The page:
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Old 07-16-2014, 04:25 PM   #13
truckeez
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Join Date: Feb 2010
Location: Cruzeville
Posts: 215
Re: Truck Images Circa 1930

anyhow this is the info i have..

When their passenger car business hit the skids at the start of the Depression, General Motors Chevrolet division quickly switched gears in an effort to build sales of their commercial chassis, and purchased Martin-Parry’s Indianapolis operations in April of 1930 for $900,000. Up until that time, only cab and chassis had been available from the factory. The 1931 Chevrolet truck catalog offered a complete line of standard bodies for their ˝-ton chassis; pickup, panel truck, and canopy express, as well as an offering of canopy express and stake bodies for the 1-˝-ton chassis.

Under General Motors’ ownership, Martin-Parry’s Indianapolis plant was renamed the Chevrolet Body Division. For a number of years, US-made Chevrolet passenger cars had bodies built by Fisher Body and Chevrolet and GMC trucks used bodies built by Chevrolet Body. Later body tags indicate that the Indianapolis plant was now the Indianapolis, Indiana plant of the Chevrolet Division of General Motors Corp.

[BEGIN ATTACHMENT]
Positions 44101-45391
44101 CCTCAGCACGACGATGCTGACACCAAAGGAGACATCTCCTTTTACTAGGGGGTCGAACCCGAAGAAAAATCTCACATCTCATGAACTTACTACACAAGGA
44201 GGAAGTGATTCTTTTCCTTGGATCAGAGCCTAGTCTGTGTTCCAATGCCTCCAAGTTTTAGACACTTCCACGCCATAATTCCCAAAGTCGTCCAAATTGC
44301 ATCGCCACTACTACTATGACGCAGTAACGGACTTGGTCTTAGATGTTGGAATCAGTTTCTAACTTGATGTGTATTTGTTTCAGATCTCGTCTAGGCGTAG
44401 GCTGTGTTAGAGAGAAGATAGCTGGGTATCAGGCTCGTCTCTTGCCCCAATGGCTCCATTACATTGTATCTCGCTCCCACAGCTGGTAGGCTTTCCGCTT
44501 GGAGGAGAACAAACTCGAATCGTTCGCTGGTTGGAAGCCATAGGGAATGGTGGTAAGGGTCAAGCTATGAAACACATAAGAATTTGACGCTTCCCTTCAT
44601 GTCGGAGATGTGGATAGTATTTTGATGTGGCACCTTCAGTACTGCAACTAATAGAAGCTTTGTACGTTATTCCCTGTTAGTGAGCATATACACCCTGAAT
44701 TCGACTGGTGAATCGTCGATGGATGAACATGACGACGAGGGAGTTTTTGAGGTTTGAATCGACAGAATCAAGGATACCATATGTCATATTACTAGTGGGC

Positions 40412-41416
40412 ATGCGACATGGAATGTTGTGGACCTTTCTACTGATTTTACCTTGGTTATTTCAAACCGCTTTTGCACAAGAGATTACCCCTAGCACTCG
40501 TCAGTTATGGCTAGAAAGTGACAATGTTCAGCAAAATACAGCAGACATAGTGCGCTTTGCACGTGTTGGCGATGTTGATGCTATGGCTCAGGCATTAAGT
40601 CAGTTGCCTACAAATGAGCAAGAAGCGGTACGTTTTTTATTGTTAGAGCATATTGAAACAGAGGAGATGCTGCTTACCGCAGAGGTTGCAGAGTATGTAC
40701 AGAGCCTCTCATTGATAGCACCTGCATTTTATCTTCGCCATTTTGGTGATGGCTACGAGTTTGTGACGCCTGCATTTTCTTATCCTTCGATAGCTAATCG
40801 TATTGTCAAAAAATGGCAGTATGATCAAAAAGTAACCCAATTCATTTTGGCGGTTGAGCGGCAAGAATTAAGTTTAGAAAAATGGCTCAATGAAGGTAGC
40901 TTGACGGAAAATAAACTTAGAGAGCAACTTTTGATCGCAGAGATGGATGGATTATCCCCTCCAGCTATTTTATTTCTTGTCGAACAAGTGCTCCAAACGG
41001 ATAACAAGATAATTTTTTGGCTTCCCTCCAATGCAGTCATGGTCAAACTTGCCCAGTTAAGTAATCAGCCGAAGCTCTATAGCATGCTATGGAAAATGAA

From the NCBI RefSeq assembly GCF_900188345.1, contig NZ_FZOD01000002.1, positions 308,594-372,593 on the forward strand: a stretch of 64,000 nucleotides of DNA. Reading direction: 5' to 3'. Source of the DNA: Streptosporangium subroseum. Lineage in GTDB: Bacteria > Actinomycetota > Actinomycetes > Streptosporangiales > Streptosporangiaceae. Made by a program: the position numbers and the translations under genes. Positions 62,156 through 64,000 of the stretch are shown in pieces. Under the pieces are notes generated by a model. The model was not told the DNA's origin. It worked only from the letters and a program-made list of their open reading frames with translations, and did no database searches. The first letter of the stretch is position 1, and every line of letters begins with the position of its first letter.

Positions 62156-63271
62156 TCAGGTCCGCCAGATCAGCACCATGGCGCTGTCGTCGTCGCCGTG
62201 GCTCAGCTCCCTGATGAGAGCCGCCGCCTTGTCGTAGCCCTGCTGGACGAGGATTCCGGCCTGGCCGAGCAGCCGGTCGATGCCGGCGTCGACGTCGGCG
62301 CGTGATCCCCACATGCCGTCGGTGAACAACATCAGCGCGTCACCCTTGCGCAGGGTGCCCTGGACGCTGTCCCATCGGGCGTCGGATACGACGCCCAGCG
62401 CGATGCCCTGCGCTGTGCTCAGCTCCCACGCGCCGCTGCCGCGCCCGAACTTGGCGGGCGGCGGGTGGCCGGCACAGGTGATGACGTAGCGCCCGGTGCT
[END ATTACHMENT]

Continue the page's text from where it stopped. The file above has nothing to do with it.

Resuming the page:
Most of the firm’s York, PA plant was shuttered, although they continued to produce a small number of bodies and other products into the late 30s. At the start of WWII, Martin-Parry furnished the Allies with field gun conversion kits that allowed formerly horse-drawn artillery to be towed by more modern methods. Each kit consisted of two pneumatic-tired steel disc wheels on stub axles carried on a cranked adapter which fitted over the end of the original axletree. Included were the necessary radius rods, brake gear, layers' seat brackets, etc. needed to enable the guns to be safely towed at speeds up to 30 mph.
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